"Let not your heart be troubled" (John 14:1). It was the sorrows of their hearts which now occupied the great heart of love. "Troubled" they were; deeply so. They were troubled at hearing that one of their number should betray Him (John 13:21). They were troubled at seeing their Master "troubled in spirit" (John 13:21); troubled because He would remain with them only a "little while" (John 13:33); troubled over the warning He had given to Peter, that he would deny His Lord thrice. Thus this little company of believers were disquieted and cast down. Wherefore the Savior proceeded to comfort them.

"Ye believe in God, believe also in me" (John 14:1). Commentators have differed widely as to the precise meaning of these words. The difficulty arises from the Greek. Both verbs are exactly the same, and may be translated (with equal accuracy) either in the imperative or the indicative mood. Either will make good sense, and possibly each is to be kept in mind. The R.V. reads: "Believe in God, believe also in me." Thus translated, it is a double exhortation. The force of it would then be: Your perturbation of spirit arises from not believing what God has spoken by His prophets concerning My sufferings and the glory which is to follow. God has announced in plain terms that I was to be despised and rejected of men, that I am to be wounded for your transgressions and bruised for your iniquities. These are the words of Jehovah Himself; then doubt them not. "Believe also in me." I too have warned you what to expect. I have told you that I am to suffer many things at the hands of the chief priests and scribes and be killed. These things must be. Then hold fast the beginning of your confidence steadfast unto the end: be not "offended" in Me, even though I go to a criminal’s cross.

But it should be remembered that the Lord was speaking not only to the Eleven, but to us as well. Even so, the above interpretation supplies an exhortation which we constantly need. "Believe in God," O Christian. Let not your heart be troubled, for thy Father is possessed of infinite power, wisdom, and goodness. He knows what is best for thee, and He makes all things work together for thy good. He is on the Throne, ruling amid the army of heaven and among the inhabitants of the earth, so that none can stay His hand. Why, then, art thou cast down, O my soul? God is our refuge and strength, a very present help in trouble; therefore will we not fear, though the earth be removed, and though the mountains be carried into the midst of the sea; though the waters thereof roar and be troubled, though the mountains shake with the swellings thereof. What though trials come thick and fast, what though I am misunderstood and unappreciated, what though Satan roar and rage against me? "If God be for us who can be against us?" Believe in God. Believe in His absolute sovereignty, His infinite wisdom, His unchanging faithfulness, His wondrous love. "Believe also in me." I am the One who died for thy sins and rose again for thy justification; I am the One who ever liveth to make intercession for thee. I am the same, yesterday, and to-day, and forever. I am the One who shall come.again to receive you unto Myself, and ye shall be forever with Me. Yes, "believe also in me!"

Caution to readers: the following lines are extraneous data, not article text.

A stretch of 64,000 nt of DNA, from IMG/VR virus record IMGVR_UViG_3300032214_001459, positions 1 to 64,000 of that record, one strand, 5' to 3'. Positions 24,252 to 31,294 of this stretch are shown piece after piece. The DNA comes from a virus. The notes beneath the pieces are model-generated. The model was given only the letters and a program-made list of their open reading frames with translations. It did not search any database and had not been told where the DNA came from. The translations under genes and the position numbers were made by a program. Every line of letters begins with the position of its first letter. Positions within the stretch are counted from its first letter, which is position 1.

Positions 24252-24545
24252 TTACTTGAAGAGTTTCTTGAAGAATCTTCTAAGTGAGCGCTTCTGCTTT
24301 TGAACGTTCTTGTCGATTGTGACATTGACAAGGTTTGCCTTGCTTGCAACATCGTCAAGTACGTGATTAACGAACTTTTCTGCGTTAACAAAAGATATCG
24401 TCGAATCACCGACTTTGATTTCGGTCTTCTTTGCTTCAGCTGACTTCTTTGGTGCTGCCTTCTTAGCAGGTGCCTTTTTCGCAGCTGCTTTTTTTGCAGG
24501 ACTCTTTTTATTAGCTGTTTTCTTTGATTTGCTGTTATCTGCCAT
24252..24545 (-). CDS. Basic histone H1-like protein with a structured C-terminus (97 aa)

While the above interpretation is fully justified by the Greek, while the double exhortation was truly needed both by the Eleven and by us to-day, and while many able expositors have advanced it, yet we cannot but think that the A.V. gives the truer force of our Lord’s words here, rendering the first verb in the indicative and the second in the imperative. "Believe also in me." What, then, did Christ mean? The apostles had already, by Divine illumination, recognized Him as the Christ, the Son of the living God. It is clear, then, that He was not here challenging their faith. We take it that what the Lord had in view was this: the apostles already believed in Him as the Messiah, and as the Savior, but their confidence reposed in One who dwelt in their midst, who went in and out among them in the sensible relationship of daily companionship. But He was about to be removed from them, and He whom they had seen with their eyes and had handled with their hands (1 John 1:1) was to be invisible to the outward eye. Now, says He, "Ye believe in God," who is invisible; you believe in His love, though you have never seen His form; you are conscious of His care, though you have never touched the Hand that guides and protects you. "Believe, also, in me"; that is to say, In like manner you must have full confidence in My existence, love, and care, even though I am no longer present to sight. This comfort remains for us; this is the faith in which we are now to live: "Whom having not seen, ye love; in whom, though now ye see him not, yet believing, ye rejoice with joy unspeakable and full of glory" (1 Pet. 1:8).